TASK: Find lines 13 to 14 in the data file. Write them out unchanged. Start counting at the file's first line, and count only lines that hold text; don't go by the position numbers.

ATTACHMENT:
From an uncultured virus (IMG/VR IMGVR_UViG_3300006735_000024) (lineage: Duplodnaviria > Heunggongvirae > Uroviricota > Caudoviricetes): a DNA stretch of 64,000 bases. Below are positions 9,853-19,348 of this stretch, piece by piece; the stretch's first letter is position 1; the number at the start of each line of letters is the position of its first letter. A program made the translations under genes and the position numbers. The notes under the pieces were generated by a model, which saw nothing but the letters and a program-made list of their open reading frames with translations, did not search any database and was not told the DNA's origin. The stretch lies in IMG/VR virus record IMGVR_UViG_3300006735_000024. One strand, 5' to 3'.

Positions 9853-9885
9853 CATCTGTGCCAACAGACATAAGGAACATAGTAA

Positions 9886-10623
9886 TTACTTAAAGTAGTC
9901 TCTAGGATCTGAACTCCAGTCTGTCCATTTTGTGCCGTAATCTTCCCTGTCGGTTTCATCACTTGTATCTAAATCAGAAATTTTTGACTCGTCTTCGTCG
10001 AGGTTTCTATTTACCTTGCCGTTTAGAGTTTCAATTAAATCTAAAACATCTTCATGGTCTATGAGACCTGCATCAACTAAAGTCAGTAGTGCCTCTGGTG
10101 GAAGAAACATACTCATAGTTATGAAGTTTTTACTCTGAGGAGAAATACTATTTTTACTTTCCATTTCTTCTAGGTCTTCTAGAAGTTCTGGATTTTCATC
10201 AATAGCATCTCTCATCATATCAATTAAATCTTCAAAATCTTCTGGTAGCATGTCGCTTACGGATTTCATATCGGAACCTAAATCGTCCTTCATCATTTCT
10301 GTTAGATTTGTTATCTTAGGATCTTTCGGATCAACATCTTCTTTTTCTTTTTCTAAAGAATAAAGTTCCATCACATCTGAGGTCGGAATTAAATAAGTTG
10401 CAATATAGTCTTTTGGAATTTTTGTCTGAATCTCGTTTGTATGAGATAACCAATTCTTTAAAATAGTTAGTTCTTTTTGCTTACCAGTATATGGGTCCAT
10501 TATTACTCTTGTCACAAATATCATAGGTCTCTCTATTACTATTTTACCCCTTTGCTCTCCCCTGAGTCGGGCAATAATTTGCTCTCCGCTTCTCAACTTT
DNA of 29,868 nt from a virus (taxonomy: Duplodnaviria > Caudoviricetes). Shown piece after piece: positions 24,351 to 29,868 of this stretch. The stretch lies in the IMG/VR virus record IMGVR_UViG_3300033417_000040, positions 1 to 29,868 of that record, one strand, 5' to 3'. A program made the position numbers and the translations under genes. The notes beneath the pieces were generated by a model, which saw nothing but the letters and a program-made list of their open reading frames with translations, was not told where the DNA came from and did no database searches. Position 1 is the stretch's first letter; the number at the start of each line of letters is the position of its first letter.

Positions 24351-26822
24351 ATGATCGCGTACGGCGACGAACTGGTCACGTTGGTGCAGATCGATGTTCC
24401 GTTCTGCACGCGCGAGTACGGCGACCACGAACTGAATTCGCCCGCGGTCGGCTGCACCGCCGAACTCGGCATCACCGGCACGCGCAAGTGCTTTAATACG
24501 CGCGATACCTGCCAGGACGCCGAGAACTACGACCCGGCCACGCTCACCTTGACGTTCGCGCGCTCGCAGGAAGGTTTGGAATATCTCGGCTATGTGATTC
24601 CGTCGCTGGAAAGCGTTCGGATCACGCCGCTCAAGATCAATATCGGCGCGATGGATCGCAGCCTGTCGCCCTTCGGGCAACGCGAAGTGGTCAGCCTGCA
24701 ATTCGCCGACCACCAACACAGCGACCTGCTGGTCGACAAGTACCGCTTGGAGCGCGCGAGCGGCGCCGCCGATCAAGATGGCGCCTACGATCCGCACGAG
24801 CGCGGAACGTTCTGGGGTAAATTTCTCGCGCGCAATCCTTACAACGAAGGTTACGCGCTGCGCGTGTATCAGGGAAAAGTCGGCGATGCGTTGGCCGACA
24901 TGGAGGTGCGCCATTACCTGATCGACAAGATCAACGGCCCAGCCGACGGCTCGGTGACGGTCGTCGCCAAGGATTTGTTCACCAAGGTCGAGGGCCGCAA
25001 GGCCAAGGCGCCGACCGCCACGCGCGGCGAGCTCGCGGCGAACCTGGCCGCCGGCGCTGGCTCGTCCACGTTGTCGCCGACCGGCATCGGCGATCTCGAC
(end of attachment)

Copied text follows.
DNA of 29,868 nt from a virus (taxonomy: Duplodnaviria > Caudoviricetes). Shown piece after piece: positions 24,351 to 29,868 of this stretch. The stretch lies in the IMG/VR virus record IMGVR_UViG_3300033417_000040, positions 1 to 29,868 of that record, one strand, 5' to 3'. A program made the position numbers and the translations under genes. The notes beneath the pieces were generated by a model, which saw nothing but the letters and a program-made list of their open reading frames with translations, was not told where the DNA came from and did no database searches. Position 1 is the stretch's first letter; the number at the start of each line of letters is the position of its first letter.

Positions 24351-26822